Visiting Uncle Ho
"Hello! How are you? I am fine." A cacophony of simple English phrases flooded our ears while around us swirled a moving wave of blue, white and red clad children. The smiling excited faces of dozens of Vietnamese youngsters looked up at us with curiousity. They were all dressed in their Young Pioneer uniforms. Young Pioneers is the junior organization of the Communist Party.
We were visiting Ho Chi Minh's mausoleum in Hanoi. As we approached the entry gate to the park that surrounds the final resting place of the 'father of Vietnam' several school buses pulled up letting out a wave of children. They had come to the city from the surrounding countryside to visit their revered leader's grave. Excited to see Western faces they immediately swamped us practicing the few English phrases they knew.
A few minutes later we joined the line that snaked across the courtyard in front of the mausoleum and several blocks down the street. The majority of the visitors were elementary school children with their teachers, but quite a number of grandparents had also brought their young grandchildren to see the man who finally freed their country after nearly a hundred years of foreign occupation. It was clear this was an important occasion for these senior citizens. They had dressed their grandkids in their best outfits and the women had blackened their teeth and wore colorful headscarves, a sign this outing was something special.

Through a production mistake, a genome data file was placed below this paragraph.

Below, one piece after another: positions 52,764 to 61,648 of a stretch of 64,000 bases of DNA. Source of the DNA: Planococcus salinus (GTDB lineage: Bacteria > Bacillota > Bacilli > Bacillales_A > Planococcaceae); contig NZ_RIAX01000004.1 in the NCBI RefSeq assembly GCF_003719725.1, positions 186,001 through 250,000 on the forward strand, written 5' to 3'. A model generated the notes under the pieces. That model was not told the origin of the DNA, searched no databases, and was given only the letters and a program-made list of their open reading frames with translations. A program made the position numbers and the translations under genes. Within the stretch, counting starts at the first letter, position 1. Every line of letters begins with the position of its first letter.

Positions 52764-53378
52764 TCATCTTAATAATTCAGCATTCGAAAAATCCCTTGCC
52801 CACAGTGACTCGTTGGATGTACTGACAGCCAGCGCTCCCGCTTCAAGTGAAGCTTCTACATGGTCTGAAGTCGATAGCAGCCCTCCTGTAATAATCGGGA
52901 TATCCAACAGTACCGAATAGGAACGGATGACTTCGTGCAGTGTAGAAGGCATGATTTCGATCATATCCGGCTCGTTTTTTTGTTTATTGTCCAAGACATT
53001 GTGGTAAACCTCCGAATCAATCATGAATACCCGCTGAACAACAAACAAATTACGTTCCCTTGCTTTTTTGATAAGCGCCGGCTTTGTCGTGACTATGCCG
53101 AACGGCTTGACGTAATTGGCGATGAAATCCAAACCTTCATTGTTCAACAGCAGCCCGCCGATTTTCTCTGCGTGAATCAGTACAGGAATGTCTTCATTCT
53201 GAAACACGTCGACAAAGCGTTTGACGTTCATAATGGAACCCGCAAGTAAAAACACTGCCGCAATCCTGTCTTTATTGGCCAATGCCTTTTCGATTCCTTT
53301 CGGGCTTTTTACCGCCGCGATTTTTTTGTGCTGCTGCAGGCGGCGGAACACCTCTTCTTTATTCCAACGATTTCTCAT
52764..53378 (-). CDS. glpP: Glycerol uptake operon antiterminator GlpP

At first some of the children were dancing about and singing but as we approached the tomb the line grew orderly and quiet. At one station I was asked to leave my purse and then just before we entered the marble room where the body lay I was asked to surrender my camera and was given a tag to retrieve it later. No photo flashes are allowed to disturb the somber atmosphere of the mausoleum. As soon as we entered the inner sanctum a total hush came over the crowd as if they had just come into a holy place. Men removed their hats. Parents silently held their young children high so they could see properly. Guards stood at each of the four corners of the marble slab where the glass coffin lay. These soldiers carried large guns with bayonets. Their faces were expressionless. Huge beautiful wreaths of fresh flowers scented the room. Ho Chi Minh's embalmed corpse looks almost real; one can imagine he is still breathing. Interestingly before his death in 1969 he specifically requested that his body not be preserved and put on display. He asked to be cremated and his ashes spread in different places across his beloved Vietnam. His wishes were ignored and he now lies in perpetual state in a large building erected in the exact spot in the Hanoi square where he first read Vietnam's Declaration of Independence in 1945.
There is a museum about his life nearby and of course the inevitable souvenir shops where one can buy Ho Chi Minh statues, mugs, fridge magnets, post cards, T-shirts, pens and books. The park around the mausoleum is very well kept and lovely. It contains more than two hundred different trees and flowers from various parts of Veitnam.
The Vietnamese people fondly refer to Ho Chi Minh as Uncle Ho. The little brochure they give you as you enter the mausoleum says that all generations of Vietnamese hold this man in high esteem because he wanted to build a peaceful, prosperous and united country. Although not everyone may agree with Ho Chi Minh's policies or his violent tactics for changing Vietnam, it is certainly clear when visiting his final resting place that he remains a big hero in his home and native land.
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